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Where Is the World’s Wastewater Going?

Posted on November 18, 2014

Developed nations are not the biggest environmental criminals when it comes to the treatment of wastewater, as there are some countries that offer little if any treatment for wastewater before returning it to the environment. Developed countries that fail to correctly treat their wastewater are often more potent, with their wastewater doing more damage than the larger amounts of untreated water produced by developing countries. A staggering figure released by the UN Habitat claims that over 90% of the world’s wastewater is returned to the environment without treatment.

It is a question of money over awareness?

Treating wastewater is a very expensive endeavour, and there are both developed and undeveloped countries that simply cannot afford to treat water before it is returned to the environment. In many cases, it is returned to the sea where it does untold damage for the local marine environment and the overall macro-environment of the ocean. In more frightening circumstances, the water is returned back into local water collection points, where the water seeps into the local aquifer, which then affects humans via their drinking water.

Isn’t it just heavy metals and toxic waste causing all the problems?

Even the absence of heavy metals and toxic chemicals is no comfort, as the water-borne pathogens that live in the water are often very dangerous. In most instances, they include E. Coli, which for many, is deadly. Even in remote areas, animals have been known to carry pathogens into local populations.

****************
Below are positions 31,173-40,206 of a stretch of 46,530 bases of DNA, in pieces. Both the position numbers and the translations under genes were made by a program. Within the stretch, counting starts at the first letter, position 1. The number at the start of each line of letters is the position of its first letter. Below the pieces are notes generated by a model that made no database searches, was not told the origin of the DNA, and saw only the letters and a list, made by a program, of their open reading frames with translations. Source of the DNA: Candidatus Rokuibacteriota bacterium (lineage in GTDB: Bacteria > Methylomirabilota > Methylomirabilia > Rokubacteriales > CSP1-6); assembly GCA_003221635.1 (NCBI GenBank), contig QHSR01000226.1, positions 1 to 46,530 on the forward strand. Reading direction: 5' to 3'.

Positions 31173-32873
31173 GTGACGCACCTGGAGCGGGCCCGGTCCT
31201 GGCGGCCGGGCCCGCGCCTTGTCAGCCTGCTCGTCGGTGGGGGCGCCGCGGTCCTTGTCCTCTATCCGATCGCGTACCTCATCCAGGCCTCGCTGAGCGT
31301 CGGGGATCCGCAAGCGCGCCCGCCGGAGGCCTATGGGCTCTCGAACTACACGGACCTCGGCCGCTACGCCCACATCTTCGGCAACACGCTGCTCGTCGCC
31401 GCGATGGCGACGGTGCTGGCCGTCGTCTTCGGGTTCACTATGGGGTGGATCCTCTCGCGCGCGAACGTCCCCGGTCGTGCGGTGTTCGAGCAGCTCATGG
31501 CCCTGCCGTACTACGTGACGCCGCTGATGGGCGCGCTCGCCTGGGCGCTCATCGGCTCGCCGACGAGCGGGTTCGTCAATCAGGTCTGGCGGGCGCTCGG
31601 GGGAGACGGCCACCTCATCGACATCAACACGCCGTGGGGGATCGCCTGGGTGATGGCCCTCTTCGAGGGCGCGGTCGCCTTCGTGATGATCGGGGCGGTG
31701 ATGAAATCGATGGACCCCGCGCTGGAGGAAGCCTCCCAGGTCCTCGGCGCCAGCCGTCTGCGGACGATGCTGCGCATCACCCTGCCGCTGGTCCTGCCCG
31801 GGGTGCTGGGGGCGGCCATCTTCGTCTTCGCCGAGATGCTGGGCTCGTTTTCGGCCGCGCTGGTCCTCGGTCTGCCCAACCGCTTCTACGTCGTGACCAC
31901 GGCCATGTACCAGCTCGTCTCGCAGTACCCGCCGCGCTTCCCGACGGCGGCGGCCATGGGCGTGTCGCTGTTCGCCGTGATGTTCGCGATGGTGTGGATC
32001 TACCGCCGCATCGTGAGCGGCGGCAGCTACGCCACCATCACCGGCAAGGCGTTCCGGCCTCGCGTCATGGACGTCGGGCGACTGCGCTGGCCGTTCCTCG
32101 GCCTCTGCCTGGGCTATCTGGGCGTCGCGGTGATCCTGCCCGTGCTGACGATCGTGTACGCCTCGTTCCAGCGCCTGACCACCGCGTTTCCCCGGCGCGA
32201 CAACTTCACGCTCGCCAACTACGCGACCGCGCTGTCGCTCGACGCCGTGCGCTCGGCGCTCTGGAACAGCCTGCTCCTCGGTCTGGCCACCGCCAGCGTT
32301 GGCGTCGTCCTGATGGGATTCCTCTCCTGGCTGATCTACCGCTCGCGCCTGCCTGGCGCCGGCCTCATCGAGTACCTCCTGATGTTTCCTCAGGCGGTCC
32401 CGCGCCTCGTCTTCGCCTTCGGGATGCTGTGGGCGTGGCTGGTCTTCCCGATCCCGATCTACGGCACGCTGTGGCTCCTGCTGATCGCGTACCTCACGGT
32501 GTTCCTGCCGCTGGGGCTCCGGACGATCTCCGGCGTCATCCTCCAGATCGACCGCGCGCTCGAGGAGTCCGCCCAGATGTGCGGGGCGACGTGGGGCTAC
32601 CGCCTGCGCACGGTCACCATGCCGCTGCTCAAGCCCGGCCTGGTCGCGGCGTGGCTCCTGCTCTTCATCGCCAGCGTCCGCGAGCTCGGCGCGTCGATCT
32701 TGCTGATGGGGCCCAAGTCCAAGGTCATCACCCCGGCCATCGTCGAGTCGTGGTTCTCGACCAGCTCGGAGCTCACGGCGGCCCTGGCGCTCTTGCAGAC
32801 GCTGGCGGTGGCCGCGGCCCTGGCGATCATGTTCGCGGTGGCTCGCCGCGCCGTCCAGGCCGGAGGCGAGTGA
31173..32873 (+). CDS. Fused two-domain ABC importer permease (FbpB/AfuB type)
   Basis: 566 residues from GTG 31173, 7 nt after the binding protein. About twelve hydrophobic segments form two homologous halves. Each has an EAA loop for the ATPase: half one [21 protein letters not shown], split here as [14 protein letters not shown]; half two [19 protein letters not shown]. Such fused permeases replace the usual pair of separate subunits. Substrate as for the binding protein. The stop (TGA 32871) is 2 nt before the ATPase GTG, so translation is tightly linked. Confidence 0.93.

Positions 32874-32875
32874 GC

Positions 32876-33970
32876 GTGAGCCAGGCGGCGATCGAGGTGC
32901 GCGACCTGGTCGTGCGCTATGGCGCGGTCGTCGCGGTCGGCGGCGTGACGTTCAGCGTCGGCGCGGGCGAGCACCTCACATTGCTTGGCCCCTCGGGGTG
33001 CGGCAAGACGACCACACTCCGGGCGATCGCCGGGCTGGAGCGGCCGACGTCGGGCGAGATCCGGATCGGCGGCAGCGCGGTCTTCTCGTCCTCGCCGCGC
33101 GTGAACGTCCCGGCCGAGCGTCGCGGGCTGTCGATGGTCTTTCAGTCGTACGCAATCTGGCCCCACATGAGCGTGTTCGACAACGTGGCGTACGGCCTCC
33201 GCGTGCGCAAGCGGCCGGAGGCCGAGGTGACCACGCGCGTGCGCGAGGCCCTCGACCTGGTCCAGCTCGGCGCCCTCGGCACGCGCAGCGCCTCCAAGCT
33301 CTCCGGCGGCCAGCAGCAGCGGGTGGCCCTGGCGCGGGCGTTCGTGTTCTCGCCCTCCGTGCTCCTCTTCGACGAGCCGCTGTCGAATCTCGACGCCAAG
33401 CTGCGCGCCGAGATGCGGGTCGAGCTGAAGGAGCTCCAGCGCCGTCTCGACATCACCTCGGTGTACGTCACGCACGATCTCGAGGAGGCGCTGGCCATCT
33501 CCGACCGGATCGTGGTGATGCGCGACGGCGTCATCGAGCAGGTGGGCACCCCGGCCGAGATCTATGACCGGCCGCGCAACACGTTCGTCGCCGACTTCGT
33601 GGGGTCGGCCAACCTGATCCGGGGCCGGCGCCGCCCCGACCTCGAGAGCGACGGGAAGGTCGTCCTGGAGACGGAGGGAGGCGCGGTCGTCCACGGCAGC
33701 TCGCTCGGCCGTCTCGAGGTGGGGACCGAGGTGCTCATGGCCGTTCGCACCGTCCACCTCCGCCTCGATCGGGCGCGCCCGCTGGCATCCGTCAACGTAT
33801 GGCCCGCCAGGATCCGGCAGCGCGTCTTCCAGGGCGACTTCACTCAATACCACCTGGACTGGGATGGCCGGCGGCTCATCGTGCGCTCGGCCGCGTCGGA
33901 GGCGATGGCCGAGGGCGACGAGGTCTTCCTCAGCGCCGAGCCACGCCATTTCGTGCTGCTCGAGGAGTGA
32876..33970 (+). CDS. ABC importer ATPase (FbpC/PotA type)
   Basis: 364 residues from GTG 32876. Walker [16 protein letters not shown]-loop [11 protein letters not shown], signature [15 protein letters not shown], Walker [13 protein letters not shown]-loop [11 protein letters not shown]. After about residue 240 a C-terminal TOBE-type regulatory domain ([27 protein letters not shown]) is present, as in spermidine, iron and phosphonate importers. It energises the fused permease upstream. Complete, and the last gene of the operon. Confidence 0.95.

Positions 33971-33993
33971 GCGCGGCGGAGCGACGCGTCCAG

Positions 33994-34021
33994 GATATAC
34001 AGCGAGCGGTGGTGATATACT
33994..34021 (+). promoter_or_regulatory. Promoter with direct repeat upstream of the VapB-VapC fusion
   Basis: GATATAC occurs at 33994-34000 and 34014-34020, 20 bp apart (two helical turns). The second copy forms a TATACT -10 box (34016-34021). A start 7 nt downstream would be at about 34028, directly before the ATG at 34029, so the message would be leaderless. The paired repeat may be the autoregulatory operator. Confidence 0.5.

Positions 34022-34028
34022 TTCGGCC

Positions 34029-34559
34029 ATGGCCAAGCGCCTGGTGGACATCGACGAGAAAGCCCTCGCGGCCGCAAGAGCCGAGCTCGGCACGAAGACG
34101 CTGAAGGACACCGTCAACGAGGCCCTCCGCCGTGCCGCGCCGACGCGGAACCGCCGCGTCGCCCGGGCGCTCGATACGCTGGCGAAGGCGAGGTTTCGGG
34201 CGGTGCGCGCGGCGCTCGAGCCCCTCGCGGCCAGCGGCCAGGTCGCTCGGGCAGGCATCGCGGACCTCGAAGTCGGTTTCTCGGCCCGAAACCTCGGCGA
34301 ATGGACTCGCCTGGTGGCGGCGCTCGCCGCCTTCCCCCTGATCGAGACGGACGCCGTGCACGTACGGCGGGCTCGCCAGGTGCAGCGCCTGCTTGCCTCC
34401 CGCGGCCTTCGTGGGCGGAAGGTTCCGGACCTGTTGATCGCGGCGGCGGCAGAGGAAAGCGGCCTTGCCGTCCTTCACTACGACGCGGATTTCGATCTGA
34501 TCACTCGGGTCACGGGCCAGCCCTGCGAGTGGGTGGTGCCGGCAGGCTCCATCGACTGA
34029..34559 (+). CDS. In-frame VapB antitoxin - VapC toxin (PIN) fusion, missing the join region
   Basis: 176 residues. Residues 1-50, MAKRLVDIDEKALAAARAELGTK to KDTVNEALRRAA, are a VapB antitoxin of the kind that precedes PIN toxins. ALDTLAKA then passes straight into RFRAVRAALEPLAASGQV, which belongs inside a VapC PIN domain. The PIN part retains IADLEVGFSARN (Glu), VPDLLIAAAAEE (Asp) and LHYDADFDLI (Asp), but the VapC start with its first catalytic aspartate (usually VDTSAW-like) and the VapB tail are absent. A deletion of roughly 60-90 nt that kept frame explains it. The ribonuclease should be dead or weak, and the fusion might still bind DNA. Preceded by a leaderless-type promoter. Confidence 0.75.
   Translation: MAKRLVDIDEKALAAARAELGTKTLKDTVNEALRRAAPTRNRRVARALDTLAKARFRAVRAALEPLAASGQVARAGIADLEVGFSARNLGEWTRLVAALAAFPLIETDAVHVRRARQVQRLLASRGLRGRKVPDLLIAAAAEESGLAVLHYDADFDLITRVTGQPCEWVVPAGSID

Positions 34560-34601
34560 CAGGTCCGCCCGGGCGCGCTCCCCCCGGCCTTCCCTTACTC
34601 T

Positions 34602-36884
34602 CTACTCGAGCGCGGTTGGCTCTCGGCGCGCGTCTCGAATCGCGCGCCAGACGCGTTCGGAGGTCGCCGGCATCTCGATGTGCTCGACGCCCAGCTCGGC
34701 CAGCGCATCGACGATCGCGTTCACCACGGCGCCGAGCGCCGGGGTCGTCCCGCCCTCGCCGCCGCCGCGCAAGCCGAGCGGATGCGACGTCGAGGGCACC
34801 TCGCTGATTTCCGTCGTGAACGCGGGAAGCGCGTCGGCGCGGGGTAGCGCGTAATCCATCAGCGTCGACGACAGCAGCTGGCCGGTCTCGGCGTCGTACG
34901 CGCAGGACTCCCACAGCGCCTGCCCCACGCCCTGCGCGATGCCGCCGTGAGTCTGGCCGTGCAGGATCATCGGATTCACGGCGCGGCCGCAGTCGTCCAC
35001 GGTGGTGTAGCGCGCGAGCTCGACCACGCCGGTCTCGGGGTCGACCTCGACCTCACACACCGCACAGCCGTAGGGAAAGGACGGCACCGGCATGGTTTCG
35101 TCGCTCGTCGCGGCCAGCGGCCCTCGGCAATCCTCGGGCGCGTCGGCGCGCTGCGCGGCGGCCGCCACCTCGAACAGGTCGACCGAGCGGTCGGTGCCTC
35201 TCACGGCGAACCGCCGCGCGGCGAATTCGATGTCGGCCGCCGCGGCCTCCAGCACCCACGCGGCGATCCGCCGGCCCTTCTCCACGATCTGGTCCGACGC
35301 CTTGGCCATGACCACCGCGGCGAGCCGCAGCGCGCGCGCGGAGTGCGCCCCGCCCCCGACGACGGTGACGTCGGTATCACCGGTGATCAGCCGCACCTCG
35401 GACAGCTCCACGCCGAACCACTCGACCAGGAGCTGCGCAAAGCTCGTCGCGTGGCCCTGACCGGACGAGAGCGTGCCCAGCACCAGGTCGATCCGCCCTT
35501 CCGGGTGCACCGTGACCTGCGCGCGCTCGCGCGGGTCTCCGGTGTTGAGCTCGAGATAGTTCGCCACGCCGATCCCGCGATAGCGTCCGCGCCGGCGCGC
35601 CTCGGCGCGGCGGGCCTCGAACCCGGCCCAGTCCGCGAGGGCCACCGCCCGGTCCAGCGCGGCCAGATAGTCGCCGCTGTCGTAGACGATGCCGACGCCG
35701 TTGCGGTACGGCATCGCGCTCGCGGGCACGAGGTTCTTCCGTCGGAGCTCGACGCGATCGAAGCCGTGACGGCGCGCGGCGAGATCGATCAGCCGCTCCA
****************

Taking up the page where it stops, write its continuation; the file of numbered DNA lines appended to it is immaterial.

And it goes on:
We have seen what happens when water is contaminated

Many countries in the developed world have used Africa for its resources and as a place to dump toxic chemicals. Somalian seas are now so contaminated that even the best efforts of the international community would require over one hundred years to put right the damage and recreate a healthy ocean ecosystem. This was due to toxic waste, including nuclear waste, being introduced into the local ocean around Somalia. With biological waste, such as that carried by sewerage systems, the impact is far more intensive with regards to people.

Every twenty seconds a child dies

Around the globe, we are seeing the production and disposal of two million tons of sewerage, agricultural and industrial waste that is discharged into waterways without being treated, every year. This is the amount of waste that is reaching on-land waterways, and does not include the amounts pumped into the sea.

As a result of this untreated waste reaching the waterways, there are 1.8 million children who die under the age of five. That is one child every twenty seconds, and this happens every year. This number was confirmed by the United Nations as they showed the impact of water treatment facilities in developing nations.

Investing in water treatment and sanitation works

We have seen that through investments in the installation of water treatment facilities, and in improved sanitation, the number of water-related illness numbers have gone down.

Wildon UK

Wildon UK understands the impact that contaminated water can have on homeowners and businesses. So if you’re in need of our specialist sewage management services, then please do not hesitate to get in touch with us.

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